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Uniform: Knight Templar 1240

By Johnny Shumate

The Poor Knights of Christ and the Temple of Solomon, also known as the Order of the Temple, was the first religious military order of the Latin Church. The order was founded in 1119, during the reign of King Baldwin II of Jerusalem. A Knight Templar performed a dual role as both an austere monk and a well-trained knight. On the battlefield, these highly disciplined warriors were renowned for their shock charge.

The Templars’ initial mission was to protect pilgrims on the road from Jaffa to Jerusalem. Throughout the 12th century, they amassed considerable resources and attracted many recruits. Their broader mandate included garrisoning castles and furnishing troops for crusader armies. In so doing, they became an integral part of the defensive infrastructure of the Outremer. They eventually controlled about 50 castles and strongpoints in the Holy Land.


1. Sword: A crusader’s sword was double-edged and broad-shaped with a rounded point. It was about 38 inches long and intended for slashing and cutting rather than thrusting. It had a simple cross-guard and pommel. They were well suited for hand-to-hand combat and effective against the mail armor of the period.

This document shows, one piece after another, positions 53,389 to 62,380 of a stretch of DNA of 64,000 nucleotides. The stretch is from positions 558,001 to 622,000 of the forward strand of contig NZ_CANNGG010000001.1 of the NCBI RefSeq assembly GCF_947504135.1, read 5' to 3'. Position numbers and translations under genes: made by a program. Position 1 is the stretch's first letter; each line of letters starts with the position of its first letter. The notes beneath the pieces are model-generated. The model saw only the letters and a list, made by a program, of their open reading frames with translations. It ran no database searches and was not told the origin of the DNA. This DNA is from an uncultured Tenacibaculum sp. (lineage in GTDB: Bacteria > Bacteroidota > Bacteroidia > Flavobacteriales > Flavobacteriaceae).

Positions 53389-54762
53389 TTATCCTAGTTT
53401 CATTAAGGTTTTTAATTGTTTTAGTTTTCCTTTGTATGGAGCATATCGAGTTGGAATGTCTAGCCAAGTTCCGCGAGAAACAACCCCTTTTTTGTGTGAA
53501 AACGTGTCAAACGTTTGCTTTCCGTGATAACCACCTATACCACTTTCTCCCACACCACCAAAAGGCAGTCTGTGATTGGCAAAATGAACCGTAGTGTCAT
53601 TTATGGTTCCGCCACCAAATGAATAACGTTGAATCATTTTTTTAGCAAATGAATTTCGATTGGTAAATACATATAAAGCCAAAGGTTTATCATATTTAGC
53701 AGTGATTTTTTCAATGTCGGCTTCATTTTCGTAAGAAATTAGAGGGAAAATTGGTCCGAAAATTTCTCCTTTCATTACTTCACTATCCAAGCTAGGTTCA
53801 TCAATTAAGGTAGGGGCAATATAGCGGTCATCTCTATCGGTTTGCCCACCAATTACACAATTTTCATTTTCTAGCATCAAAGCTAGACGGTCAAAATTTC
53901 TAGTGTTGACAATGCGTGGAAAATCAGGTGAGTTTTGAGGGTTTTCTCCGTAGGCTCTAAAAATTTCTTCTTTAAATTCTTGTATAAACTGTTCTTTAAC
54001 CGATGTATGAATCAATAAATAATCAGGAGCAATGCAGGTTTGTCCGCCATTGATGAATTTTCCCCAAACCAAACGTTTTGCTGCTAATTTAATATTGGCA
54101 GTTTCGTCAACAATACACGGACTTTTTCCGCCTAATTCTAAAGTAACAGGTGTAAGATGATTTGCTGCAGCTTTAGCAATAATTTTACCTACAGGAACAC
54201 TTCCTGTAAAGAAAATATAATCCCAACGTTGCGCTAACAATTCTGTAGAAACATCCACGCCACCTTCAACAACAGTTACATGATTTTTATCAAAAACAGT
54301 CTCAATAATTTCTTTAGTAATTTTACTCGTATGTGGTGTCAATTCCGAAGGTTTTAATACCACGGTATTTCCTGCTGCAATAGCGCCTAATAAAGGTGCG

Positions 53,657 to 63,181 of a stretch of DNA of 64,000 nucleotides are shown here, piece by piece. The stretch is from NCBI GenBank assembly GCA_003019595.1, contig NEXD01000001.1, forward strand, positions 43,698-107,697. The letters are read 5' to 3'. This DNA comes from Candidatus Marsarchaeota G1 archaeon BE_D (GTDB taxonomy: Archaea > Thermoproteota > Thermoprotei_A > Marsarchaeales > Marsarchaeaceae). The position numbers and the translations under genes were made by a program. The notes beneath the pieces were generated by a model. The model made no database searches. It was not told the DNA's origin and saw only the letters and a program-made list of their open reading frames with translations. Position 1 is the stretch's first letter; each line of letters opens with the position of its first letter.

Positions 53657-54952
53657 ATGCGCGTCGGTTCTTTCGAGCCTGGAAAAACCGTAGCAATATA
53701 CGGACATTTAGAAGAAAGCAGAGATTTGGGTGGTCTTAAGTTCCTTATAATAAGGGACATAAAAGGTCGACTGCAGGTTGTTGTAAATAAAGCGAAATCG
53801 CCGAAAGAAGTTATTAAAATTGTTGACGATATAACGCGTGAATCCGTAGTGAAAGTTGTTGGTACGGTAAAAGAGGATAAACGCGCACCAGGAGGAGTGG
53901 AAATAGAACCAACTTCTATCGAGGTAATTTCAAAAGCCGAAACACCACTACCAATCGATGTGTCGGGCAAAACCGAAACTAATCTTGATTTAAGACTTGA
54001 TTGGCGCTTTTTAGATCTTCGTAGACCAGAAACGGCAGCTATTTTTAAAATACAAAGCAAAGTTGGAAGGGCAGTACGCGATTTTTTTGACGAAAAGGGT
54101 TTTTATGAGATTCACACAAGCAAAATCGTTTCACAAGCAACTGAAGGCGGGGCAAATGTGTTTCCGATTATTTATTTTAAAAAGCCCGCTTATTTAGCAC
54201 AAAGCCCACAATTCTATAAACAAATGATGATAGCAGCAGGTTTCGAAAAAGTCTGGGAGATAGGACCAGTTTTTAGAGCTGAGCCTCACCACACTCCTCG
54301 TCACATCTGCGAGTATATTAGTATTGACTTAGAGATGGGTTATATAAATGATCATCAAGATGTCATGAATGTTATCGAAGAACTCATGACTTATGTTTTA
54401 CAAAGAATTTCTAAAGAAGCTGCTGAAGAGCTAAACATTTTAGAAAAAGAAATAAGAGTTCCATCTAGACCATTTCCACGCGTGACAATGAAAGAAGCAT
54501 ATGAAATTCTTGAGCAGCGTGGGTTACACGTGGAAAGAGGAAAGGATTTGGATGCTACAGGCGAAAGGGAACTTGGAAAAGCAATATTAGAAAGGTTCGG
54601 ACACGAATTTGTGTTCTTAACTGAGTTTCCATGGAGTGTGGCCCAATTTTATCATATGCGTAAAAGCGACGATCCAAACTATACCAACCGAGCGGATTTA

2. Barrel Helm: His helmet is an evolution from the conical type with a nasal guard to this so-called barrel helm type. Helmets were not only for protection, but also projected power and prestige.

3. Kite-shaped Shield: He is equipped with a large, almond-shaped kite shield that is made of wood and covered in painted leather.

4. Mail Coif: From the middle of the 13th century on, the mail coif was no longer attached to the mail shirt but was worn as a separate defense.

5. Surcoat: From the middle of the 12th century, knights wore a long textile garment over their mail armor that was known as a surcoat. It was a loose, sleeveless garment with a deeply slit skirt that reached to mid-thigh. In the Holy Land it is believed that their use stemmed from a desire to copy the fashion of the crusaders’ Muslim enemies and also helped keep the desert sun from heating the chain mail underneath. The surcoat was rare until about 1310. Surcoats did not display heraldry identifying the wearer until the early 14th century.

6. Mail Armor: The most common form of armor available after the fall of Rome was mail. It was easy to produce and did not require large masses of iron. It was formed from rings of iron, each of which was linked through four others—two above and two below it. Mail armor was used to protect the body from the head to the thighs with a padded gambeson (vest) worn underneath. The full weight of a Templar’s weapons and equipment was between 53 and 60 pounds.

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